The Manhattan Beach Police Department wants you to have a safe bike ride. Here are some safety tips to help:
Seven Smart Routes to Bicycle Safety (from the NHTSA):
- Protect Your Head - Wear a Helmet
- Assure Bicycle Readiness - Ensure Proper Size and Function of Bicycle
- Ride Wisely - Learn and Follow the Rules of the Road
- Be Predictable - Act like a Driver of a Vehicle
- Be Visible - See and Be Seen at All Times
- "Drive” with Care - Share the Road
- Stay Focused, Stay Alert
Protect Your Head - Wear a Helmet
Even a simple fall can cause a life threatening head injury. Helmets provide protection. By law, bicycle riders under 18 years of age must wear a bicycle helmet while riding on a public road (California Vehicle Code (CVC) §21212). Adult riders are also highly encouraged to wear a helmet.
Proper fit of bicycle helmets is very important. It should fit snugly on your head and rest securely on your forehead. To be most effective, it must sit centered on the top of the head, not tilted forward or backward.
Make sure the straps are adjusted securely every time you ride. For more detailed information about fitting a helmet properly, visit the NHTSA website.
Assure Bicycle Readiness
Ensure your bicycle is the right size and is properly adjusted to fit you. A properly fitted bicycle is easier to control, is more comfortable, and causes less fatigue. Also ensure your bicycle is in good working order by inspecting it regularly. Routine maintenance can be simple and you can learn to do it yourself, or you can leave it to an expert at a local bike shop.
Ride Wisely - Learn and Follow the Rules of the Road
According to State law, bicyclists are considered vehicles on the road and must follow traffic laws that apply to motor vehicles.
Never ride against traffic. Motorists aren't looking for bicyclists riding on the wrong side of the road.
Obey traffic lights, signs, speed limits, and lane markings.
Signal in advance of a turn - using correct hand signals (pictured right). Hand signals indicate your intention to drivers.
Ride in a straight line whenever possible, with a car door's width between your bike and parked cars.
Reference the California Driver Handbook to become familiar with California laws pertaining to bicyclists on roadways.
Be Predictable - Act Like a Driver of a Vehicle
Always ride with the flow of traffic, and as far to the right of the road as practicable and safe. Motorists do not expect to see traffic coming in the opposite direction or on the sidewalk. When motorists don't expect to see you, they may pull across your path or turn into you, causing a crash.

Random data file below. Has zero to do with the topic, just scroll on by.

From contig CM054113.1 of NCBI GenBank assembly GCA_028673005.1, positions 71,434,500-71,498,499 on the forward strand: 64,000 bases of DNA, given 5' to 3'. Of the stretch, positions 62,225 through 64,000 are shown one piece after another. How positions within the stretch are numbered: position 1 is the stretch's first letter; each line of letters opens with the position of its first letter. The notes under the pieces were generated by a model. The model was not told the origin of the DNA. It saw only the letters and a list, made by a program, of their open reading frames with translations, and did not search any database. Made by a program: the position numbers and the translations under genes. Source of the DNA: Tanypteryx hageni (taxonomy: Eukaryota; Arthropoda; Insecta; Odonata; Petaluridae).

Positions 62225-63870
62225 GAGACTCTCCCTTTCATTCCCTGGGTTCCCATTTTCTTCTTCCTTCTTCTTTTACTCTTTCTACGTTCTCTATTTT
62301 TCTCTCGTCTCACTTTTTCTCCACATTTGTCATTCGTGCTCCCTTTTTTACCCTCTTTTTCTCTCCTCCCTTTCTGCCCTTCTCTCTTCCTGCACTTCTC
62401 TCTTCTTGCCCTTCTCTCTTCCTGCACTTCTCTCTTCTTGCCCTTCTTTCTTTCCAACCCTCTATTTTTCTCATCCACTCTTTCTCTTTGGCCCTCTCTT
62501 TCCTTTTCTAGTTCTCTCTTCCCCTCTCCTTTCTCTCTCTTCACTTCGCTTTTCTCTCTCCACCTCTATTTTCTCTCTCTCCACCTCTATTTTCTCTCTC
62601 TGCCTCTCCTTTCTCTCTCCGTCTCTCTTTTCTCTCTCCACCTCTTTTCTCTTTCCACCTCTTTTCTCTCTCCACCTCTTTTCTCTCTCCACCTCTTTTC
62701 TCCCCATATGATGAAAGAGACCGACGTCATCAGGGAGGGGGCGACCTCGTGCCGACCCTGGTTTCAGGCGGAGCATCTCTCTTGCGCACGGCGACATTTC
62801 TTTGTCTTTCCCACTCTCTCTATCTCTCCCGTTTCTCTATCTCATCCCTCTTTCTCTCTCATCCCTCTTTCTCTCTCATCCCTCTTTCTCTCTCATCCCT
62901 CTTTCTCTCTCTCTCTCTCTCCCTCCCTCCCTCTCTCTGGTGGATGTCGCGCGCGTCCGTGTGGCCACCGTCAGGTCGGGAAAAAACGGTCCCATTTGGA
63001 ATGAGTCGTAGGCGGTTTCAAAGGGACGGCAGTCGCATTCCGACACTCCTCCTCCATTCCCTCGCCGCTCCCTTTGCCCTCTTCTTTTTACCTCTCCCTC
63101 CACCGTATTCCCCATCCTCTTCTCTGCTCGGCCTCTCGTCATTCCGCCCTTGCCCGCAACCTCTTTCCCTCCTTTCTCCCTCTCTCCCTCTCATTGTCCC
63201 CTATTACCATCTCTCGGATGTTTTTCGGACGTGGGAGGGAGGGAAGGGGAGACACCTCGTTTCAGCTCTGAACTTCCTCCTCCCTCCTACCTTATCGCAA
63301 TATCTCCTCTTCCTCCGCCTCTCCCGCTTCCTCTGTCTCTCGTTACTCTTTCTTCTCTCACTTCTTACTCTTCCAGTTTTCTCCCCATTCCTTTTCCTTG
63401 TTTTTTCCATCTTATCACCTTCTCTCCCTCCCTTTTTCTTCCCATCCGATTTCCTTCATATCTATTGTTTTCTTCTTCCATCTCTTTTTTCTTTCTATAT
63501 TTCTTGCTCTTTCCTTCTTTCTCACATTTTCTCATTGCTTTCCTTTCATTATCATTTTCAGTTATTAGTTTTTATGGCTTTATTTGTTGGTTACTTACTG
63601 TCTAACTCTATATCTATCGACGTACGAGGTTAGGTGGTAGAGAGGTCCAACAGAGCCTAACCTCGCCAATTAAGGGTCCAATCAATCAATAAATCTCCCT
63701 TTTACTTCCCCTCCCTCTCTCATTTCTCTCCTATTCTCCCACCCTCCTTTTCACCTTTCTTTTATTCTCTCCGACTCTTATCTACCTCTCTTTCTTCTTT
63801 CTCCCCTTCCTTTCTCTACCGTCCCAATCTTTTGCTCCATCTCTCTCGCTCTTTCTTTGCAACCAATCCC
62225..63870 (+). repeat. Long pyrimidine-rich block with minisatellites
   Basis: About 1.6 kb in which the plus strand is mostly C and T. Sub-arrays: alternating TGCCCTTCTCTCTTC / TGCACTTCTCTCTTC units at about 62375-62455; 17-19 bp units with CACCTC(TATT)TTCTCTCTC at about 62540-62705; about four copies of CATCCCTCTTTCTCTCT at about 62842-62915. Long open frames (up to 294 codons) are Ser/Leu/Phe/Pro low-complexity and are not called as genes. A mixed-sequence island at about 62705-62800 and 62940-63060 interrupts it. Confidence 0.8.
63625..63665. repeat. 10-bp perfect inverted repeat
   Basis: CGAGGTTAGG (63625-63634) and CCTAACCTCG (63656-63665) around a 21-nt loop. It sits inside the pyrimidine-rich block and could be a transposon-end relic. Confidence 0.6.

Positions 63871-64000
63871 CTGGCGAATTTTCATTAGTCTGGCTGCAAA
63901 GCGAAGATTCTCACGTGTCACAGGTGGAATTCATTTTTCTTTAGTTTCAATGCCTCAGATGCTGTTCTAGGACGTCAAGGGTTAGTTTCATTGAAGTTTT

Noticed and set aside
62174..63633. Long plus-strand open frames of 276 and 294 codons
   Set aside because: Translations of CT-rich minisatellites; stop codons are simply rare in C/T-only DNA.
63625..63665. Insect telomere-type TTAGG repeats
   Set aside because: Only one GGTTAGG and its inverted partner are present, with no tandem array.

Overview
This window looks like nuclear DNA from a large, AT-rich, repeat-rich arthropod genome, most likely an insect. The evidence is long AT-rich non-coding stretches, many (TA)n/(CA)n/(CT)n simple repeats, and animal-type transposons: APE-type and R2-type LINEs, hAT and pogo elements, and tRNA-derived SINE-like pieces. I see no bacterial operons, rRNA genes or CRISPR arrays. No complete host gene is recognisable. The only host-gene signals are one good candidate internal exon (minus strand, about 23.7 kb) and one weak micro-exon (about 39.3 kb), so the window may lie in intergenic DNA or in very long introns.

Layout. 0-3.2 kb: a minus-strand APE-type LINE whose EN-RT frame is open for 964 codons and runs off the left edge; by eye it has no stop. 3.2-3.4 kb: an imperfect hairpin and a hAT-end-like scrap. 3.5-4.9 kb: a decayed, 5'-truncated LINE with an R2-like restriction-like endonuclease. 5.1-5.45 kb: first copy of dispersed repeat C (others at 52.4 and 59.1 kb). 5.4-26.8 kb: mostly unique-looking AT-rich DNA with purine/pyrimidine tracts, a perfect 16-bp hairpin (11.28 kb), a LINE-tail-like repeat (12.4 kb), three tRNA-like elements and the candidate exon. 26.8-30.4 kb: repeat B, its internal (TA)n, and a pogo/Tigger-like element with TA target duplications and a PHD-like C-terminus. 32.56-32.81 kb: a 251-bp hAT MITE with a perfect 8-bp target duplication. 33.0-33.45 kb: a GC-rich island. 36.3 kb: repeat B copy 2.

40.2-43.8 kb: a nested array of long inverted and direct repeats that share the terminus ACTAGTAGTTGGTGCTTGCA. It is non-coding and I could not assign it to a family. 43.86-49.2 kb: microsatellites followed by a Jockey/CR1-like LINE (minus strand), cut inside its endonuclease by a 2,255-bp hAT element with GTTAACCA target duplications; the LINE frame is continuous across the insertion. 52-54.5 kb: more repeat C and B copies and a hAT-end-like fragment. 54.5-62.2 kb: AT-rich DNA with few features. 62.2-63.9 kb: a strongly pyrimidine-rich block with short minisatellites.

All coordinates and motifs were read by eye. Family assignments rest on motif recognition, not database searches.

Make eye contact with drivers. Assume drivers can't see you until you know they do.
Choose the best way to turn left:
- Like an auto. Signal, move into the left lane, and turn left.
- Like a pedestrian. Ride straight to the far side of the crosswalk and
walk your bike across.
Observe ALL the traffic rules, don't weave in and out of traffic, and use hand signals when turning or stopping.
Be Visible: See and Be Seen at ALL Times
Always assume that you are not seen by others. Increase your visibility by wearing light or bright colored clothes, such as yellow or lime green. Even if you obey all traffic laws, there is always a risk of being hit by a motorist who is not obeying the laws, or who simply does not see you. Cyclists must take responsibility for being visible to motorists, pedestrians, and other cyclists.
Using lights and reflectors at night is the law (CVC §21201). If you are riding after dark you should also have a white light for the front of your bike and a red light for the rear. Your local bicycle shop will be able to advise you which lights best suit your bicycle and riding style.
Mirrors provide opportunities for increased awareness of your surroundings, but use mirrors only as an aid. Always look over your shoulder to make sure the lane is clear before turning or changing lanes.
"Drive” with Care - Share the Road
When you ride, consider yourself the driver of a vehicle and always keep safety in mind. Choose to ride in the bike lane, if available.
If the roadway or bike lane is wide, ride to the right; if the lane is narrow, you may choose to ride in the middle of the lane just like a motorized vehicle. Take extra precautions when riding on a roadway.
Bicycles are smaller than motor vehicles, and don’t protect the operator like a motor vehicle. Be considerate and aware of motorists and pedestrians. You should make eye contact, smile, or wave to communicate with motorists. Courtesy and predictability are a key to safe cycling.
Ride far enough away from the curb to avoid the unexpected from parked cars (i.e. opening doors or drivers pulling out without checking).
Always slow down through intersections looking to the right and left before proceeding. This is important even if you have the right of way.
Stay Focused, Stay Alert.
Always look ahead for obstacles in your path (potholes, loose gravel, sand, etc). Be aware of traffic around you and ride defensively.
Always carry identification in case of an accident. The identification should include your name, age, address and phone number, as well as the name and phone number of who to contact in case of an emergency. (This is for everybody, not just for kids!)
Secure Your Bike
Always lock your bike, even if you are just going to leave it unattended for a minute. We encourage you to invest in a good quality lock - none is as expensive as a new bike. A U-shaped high security lock can be very effective. Lock the frame and rear wheel to a fixed object. If you have a quick release front wheel, you should lock it as well. Register your bike with the National Bike Registry and keep your bike's serial number in a safe place so that if your bike is stolen, there is a way for Police to identify the bike as yours when it is found.
Bike Safety Links